Tuesday, June 14, 2016

Anjali - I Will Publish It

I was rummaging through my old papers and discovered a file full of rejection slips from publishers and agents for my early works of literature - 'The Misfit' followed by 'The Men Within' and then 'The Tryst' and a collection of short stories. It was a nice file, full of various comments on why the proposal was not good enough - 'not enough narrative energy' said one, 'too many cliches' said another, 'falls into young adult fiction' said another - and on and on. I found two or three names of sub editors and editors on rejection slips - the same people were moving about from one publishing house to another - but what they did consistently was reject my proposals. Of course my proposals themselves were fun to read, amateurish, full of myself, all over the place. But honest, and full of hope.

It was interesting to see the file - and for a moment thought I would throw it away. What was the point of keeping these rejection slips? Then I decided to keep it to remind me of  my journey.

Anjali came by and I showed her the first manuscript of 'The Misfit' my first ever attempt at fiction and the file full of rejection slips.

'Wow!' she said, looking at the old manuscript. 'Don't throw it away.'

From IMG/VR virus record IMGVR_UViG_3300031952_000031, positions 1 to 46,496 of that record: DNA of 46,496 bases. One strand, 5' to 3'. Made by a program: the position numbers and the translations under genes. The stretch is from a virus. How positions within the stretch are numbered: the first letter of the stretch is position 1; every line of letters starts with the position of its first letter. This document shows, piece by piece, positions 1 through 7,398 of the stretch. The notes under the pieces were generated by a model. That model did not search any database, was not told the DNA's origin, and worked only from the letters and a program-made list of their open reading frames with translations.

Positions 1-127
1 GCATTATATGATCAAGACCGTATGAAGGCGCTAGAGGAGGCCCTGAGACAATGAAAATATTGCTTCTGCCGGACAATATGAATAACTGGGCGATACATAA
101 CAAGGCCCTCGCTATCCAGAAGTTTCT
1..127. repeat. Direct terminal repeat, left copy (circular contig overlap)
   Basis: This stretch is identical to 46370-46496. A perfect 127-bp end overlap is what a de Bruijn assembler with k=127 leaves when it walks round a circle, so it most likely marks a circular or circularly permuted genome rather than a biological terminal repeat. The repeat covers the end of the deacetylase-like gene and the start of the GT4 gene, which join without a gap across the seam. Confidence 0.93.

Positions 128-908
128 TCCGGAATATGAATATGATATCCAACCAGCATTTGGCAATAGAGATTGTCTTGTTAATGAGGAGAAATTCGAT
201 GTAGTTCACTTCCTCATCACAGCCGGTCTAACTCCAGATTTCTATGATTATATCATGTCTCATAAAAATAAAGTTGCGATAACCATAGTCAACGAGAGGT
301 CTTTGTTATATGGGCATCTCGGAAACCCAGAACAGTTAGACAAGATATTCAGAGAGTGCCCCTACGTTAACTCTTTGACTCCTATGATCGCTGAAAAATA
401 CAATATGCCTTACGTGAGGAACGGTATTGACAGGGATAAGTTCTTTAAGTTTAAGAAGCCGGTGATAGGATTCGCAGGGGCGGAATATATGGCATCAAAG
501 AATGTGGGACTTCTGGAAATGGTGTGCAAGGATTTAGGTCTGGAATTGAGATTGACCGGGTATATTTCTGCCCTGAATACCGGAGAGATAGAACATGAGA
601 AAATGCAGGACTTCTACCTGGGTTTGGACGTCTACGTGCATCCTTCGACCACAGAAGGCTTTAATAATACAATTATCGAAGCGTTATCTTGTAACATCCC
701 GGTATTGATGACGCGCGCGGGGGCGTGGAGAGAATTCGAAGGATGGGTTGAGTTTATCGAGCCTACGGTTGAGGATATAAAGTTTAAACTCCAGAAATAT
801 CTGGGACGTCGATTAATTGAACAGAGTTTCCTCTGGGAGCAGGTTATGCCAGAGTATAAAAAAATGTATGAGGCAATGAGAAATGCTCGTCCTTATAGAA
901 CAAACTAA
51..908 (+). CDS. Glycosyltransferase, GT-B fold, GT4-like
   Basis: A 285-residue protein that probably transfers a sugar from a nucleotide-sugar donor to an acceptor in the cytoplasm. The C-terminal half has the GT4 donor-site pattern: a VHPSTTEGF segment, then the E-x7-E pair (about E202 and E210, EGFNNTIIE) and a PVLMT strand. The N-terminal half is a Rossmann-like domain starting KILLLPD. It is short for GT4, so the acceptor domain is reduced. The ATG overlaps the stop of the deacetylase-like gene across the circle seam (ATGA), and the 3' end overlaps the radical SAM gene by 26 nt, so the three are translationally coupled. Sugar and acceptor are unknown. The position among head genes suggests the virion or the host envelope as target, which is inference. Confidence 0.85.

I had been junking much of the old stuff so she must have thought I would junk this one too.
'I am not,' I said. 'But what do you want to do with it?'

She came around and gave me a hug.
'I will publish it,' she said in all seriousness.

Somehow she sensed, despite my matter-of-fact demeanour, that much work had gone in. And for an eight year old who has no real idea what it means to publish a book, it was a very nice thing to say to her old man. We joked that we might end up publishing it and being the only two people to read it, but it was a moment that left its mark on me for the sheer spontaneity. Somehow, after this, it will not matter to me if it does not get published ever by anyone else.

Anjali went a step further.

Yesterday, she showed me her cricket bat and told me - 'The next publisher who will reject 'The Misfit' will get one from me like this.' And she proceeded to give the sofa one meaty blow.

I must remember to keep that file of rejection slips away from Anjali in the interests of the publishers. But secretly, I always craved to have support like this.


Rajendra said...

You could actually publish a new one based on rejections real and imaginary..A short story?

Harimohan said...

Hmmm Raja...that's an interesting line of thought. I should think of one such. Short story is a good size too. Rejectons also can bring us the comparison between publishers and the opposite sex - does the rejection mean you are rejecting yourself? Deep stuff. But if I bring in the rejections by the opposite sex it could pretty much become a novel!

Unknown said...

All the best for this work Sir.
Anjali is a thought generator!!!!!!!!